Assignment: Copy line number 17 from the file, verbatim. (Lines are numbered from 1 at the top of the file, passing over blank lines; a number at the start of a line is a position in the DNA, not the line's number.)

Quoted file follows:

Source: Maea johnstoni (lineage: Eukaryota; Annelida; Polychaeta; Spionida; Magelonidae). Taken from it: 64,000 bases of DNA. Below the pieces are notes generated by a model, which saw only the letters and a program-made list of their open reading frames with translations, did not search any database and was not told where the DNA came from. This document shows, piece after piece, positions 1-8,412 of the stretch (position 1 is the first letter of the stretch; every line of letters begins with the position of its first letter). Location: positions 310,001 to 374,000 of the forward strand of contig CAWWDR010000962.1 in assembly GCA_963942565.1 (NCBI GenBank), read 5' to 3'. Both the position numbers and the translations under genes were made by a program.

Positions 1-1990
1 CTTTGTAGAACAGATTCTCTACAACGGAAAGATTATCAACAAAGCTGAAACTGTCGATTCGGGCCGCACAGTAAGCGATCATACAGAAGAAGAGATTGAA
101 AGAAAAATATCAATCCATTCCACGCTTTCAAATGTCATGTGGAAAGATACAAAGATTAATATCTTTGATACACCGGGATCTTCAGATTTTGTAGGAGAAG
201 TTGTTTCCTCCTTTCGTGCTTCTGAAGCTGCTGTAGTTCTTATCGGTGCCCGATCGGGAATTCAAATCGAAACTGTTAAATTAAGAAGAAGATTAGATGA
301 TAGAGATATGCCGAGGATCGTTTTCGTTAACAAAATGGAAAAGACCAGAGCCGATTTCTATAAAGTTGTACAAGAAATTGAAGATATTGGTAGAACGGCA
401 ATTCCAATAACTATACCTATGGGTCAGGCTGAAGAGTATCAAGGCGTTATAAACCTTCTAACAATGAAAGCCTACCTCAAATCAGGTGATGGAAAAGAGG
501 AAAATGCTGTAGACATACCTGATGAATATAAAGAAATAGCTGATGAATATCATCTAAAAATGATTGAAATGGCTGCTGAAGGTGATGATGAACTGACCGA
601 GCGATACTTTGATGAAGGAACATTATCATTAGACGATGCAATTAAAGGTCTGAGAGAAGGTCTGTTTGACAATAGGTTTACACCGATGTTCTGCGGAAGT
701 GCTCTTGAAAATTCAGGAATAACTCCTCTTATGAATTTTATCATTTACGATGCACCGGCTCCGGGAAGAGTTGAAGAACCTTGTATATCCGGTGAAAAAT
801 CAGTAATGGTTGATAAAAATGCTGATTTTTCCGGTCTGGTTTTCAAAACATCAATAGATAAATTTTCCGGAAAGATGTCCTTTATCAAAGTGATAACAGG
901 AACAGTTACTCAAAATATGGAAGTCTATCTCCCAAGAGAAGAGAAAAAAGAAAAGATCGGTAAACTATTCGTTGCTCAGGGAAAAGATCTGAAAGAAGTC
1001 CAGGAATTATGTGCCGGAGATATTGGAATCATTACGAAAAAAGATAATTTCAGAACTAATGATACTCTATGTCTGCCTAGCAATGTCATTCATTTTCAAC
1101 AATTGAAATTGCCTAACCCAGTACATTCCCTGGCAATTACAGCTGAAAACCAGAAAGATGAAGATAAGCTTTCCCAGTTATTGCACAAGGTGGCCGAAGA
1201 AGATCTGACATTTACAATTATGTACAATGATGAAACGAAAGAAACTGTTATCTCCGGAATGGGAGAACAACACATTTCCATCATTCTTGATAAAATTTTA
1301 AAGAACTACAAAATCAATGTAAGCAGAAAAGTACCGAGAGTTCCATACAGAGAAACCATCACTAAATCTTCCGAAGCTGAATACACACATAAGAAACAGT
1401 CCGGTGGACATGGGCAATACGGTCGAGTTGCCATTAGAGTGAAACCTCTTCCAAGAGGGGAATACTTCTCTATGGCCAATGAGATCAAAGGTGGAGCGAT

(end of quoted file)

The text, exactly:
1401 CCGGTGGACATGGGCAATACGGTCGAGTTGCCATTAGAGTGAAACCTCTTCCAAGAGGGGAATACTTCTCTATGGCCAATGAGATCAAAGGTGGAGCGAT